Since I'm writing this on my LiquidXS, guess I didn't mess up too badly!

 

Right now the system has been up 20 minutes and according to Smartguardian the chipset temp is steady at 48-49c @idle with fan turning 4821rpm, normally it would be at 52 or 53c and 7000rpm. I understand temps will come down even more when the A-S Ceramique "sets up" or whatever?

 

Did get one scare, when I cut the posts off the old fan, I accidentally cut thru one of the springs. I found 2 pieces of it, but not enough to make a whole spring. Spent at least 30 minutes looking at every inch of the mobo to see if it got lodged somewhere but couldn't find it. Finally said "Well it must have flown out and landed on the floor". Must have been right, nothing has shorted out!!!!

 

May have made a mistake, don't know. Read a post from a guy who failed to properly seat his VC-RE, one of the pins popped out and shorted out his chipset since he didn't install the insulating foam pad from the original fan. So I carefully peeled off the pad and put it on the VC-RE. So far seems to be working fine - was that maybe something I shouldn't have done? Just wondering if it impedes contact between the chip and fan enough to make a difference?

 

Hardest part of this was getting the old TIM off. Never done that before, Angry's tutorial vid led me to believe I'd have a thick gooey paste to simply wipe off. Maybe a few minutes tops. Instead I had a hard yellow "cement" all over the chip, took over an hour with 91% isopropyl alcohol to finally get all of it off. And there was a much larger rectangle of this stuff on the bottom of the old fan. Looked to me like a piece of double-sided tape...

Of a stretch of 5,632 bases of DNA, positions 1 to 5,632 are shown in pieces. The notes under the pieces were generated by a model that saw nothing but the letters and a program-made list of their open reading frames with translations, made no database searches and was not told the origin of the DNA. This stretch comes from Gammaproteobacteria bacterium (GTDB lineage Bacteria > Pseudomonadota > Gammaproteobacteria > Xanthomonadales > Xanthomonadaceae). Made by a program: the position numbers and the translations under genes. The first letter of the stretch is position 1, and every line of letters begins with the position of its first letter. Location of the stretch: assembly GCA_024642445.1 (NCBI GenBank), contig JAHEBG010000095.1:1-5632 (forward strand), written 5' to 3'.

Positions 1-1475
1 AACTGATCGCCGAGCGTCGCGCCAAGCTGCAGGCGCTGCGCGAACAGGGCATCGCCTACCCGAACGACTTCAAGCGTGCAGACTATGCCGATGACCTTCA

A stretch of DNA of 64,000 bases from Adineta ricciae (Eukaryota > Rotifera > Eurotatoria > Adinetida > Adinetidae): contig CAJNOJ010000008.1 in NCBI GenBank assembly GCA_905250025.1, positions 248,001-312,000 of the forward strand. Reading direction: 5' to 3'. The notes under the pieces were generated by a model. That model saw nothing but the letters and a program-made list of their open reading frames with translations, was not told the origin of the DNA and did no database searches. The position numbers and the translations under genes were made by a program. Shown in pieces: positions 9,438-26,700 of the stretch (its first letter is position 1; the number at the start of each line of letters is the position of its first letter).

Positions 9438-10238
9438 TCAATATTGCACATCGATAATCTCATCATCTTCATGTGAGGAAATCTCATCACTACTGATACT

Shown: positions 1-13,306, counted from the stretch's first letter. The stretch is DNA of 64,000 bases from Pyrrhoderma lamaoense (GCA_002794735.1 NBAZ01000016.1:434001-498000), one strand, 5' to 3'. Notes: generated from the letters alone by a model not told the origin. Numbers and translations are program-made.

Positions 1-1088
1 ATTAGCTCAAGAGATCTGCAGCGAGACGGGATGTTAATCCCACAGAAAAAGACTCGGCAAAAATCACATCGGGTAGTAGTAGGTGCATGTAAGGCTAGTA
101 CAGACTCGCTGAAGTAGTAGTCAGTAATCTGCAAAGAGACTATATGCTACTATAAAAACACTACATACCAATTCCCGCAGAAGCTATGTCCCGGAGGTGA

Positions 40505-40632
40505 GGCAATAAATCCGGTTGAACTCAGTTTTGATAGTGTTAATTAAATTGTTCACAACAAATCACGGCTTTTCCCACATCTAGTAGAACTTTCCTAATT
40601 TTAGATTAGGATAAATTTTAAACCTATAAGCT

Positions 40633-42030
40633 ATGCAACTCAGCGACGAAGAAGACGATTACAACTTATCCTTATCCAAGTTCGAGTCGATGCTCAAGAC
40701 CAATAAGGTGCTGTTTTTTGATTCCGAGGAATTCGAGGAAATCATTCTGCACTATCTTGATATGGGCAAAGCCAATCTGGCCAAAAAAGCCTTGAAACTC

You can tell I'm a total newb at this! I can install an OS, can install a vid card or sound card, but stuff like this is new to me. A modder I ain't ;) Your help is much appreciated!

 

Now a stupid question for anyone who's read this far. Right before my old chipset fan started making racket, I cleaned the system for the 1st time. The fan was right nasty with dust, I used canned air to blow off the worst of it then dampened a q-tip in alcohol to wipe off the rest. (wiping the blades only...) Less than 2 days later the thing started making the awful grinding sound when I booted, and that racket kept up until it died.

 

So question is, did I clean it wrong? Or was that just coincidence? If I did wrong, what is the right way to clean that fan?

 

Thanks for your support guys!

 

DH